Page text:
Stigma is the biggest wall that we have got to knock down,” said Bill. “86% of the construction sector are males and males often don’t find it easy to talk about what is stressing them out, especially when you get groups of males together. They have these predetermined reactions to certain situations that are inbuilt, and it is about how we look at picking that programming apart and making it okay to talk about things.

Step four

Offer employees who manage people the opportunity to complete mental health first aid training.

The Lighthouse Club is an approved Construction Industry Training Board (CITB) training organisation and offers the full range of training from two-day mental health First Aider courses to Mental Health First Aid instructor courses.

Step five

Ensure you have enough mental health first aiders trained for your workplace ­– recommended 1 per 100 employees.

Mental Health First Aiders learn how to listen, communicate non-judgmentally and signpost colleagues to additional support, giving construction workers the opportunity to speak to somebody face-to-face onsite about their issues.

We have got 3,000 of those trained up so far but there is a lot more to go,” said Bill. “We want to get the same ratio as you have got for physical First Aiders.”

Supporting the sector

You can see the picture that we are trying to build of no construction workers left alone in a crisis,” said Bill.

They have got a self-help tool which is the app, a 24-7 helpline number where they can speak to someone confidentially and anonymously, and mental health first aiders, so we are building all of this around them, so there is no reason why somebody shouldn’t be able to access help and support for their issues.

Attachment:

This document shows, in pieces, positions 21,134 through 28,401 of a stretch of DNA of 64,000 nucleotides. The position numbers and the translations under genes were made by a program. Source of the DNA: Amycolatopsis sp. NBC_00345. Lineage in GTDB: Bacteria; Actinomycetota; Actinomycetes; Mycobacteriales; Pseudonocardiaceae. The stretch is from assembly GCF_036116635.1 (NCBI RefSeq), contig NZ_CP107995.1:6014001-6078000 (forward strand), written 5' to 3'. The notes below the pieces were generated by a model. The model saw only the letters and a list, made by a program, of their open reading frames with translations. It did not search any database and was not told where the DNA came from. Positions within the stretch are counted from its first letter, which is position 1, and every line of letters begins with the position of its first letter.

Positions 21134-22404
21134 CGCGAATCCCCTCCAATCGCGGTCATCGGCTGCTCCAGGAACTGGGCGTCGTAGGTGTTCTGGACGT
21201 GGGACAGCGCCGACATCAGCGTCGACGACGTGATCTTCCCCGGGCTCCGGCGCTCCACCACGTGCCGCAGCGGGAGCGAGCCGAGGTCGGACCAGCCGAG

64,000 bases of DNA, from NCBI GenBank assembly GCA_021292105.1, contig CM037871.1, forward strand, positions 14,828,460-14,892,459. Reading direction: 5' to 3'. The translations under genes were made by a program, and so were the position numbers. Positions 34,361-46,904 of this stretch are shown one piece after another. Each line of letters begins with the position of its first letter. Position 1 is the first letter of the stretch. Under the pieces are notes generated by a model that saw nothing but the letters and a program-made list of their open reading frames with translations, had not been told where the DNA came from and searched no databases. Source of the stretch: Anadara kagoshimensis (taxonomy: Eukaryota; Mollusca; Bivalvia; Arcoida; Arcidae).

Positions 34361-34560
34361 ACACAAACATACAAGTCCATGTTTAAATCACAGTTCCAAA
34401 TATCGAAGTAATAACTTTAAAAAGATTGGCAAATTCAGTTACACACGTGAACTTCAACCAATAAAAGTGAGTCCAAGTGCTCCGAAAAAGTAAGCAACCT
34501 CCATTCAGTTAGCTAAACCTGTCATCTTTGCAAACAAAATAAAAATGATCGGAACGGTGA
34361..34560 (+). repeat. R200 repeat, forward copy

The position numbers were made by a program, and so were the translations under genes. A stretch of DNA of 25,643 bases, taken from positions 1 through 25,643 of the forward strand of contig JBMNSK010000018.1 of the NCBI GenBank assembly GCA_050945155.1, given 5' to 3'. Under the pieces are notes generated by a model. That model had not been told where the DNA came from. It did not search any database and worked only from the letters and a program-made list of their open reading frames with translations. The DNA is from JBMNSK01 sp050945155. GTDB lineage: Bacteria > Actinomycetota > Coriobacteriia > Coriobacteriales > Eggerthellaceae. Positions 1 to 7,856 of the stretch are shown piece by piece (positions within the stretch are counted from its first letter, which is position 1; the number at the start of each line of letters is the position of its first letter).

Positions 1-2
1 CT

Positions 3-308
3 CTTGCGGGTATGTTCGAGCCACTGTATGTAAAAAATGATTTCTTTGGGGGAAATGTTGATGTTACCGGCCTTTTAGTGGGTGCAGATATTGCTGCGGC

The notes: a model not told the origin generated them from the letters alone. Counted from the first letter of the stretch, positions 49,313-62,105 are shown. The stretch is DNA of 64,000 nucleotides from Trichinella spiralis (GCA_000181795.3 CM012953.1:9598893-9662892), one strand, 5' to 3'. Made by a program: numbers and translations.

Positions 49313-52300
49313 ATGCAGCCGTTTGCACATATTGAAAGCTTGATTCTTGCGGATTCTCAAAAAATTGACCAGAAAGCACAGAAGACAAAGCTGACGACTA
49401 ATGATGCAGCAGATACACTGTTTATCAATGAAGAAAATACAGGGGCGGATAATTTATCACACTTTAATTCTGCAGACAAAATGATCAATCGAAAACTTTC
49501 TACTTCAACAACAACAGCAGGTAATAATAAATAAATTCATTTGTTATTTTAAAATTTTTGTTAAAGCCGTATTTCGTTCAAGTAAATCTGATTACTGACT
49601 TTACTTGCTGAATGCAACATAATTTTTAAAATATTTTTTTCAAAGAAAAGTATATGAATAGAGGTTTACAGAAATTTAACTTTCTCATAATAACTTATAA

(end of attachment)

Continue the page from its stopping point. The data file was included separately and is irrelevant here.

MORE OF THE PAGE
Urgent appeal

The Lighthouse Club recently launched its Construction Crisis Fund to help meet increasing demand and cope with the loss of traditional fundraising sources, during the COVID-19 crisis.

It relies heavily on funds generated from events but with those unable to go ahead due to lockdown guidance the charity has seen its income severely reduced, at a time when demand is at its greatest, with calls to the helpline up by 55% compared with last year.

Every penny donated to the crisis fund will reach the people that really need it and no money will be diverted to charity overheads.

However, Bill recognises that it is a difficult time for many, who will be unable to donate, and urges people who cannot contribute to pass the helpline number on to anybody who may be suffering:

“We understand not everyone is in a position to contribute but please pass our details onto your friends and colleagues because the number is important,” he said.

Get in touch

Call the Construction Industry Helpline on 0345 605 1956, or visit to access helpline packs, download the app and find out more about Toolbox Talks and Mental Health First Aid Training.

To donate to the crisis fund visit: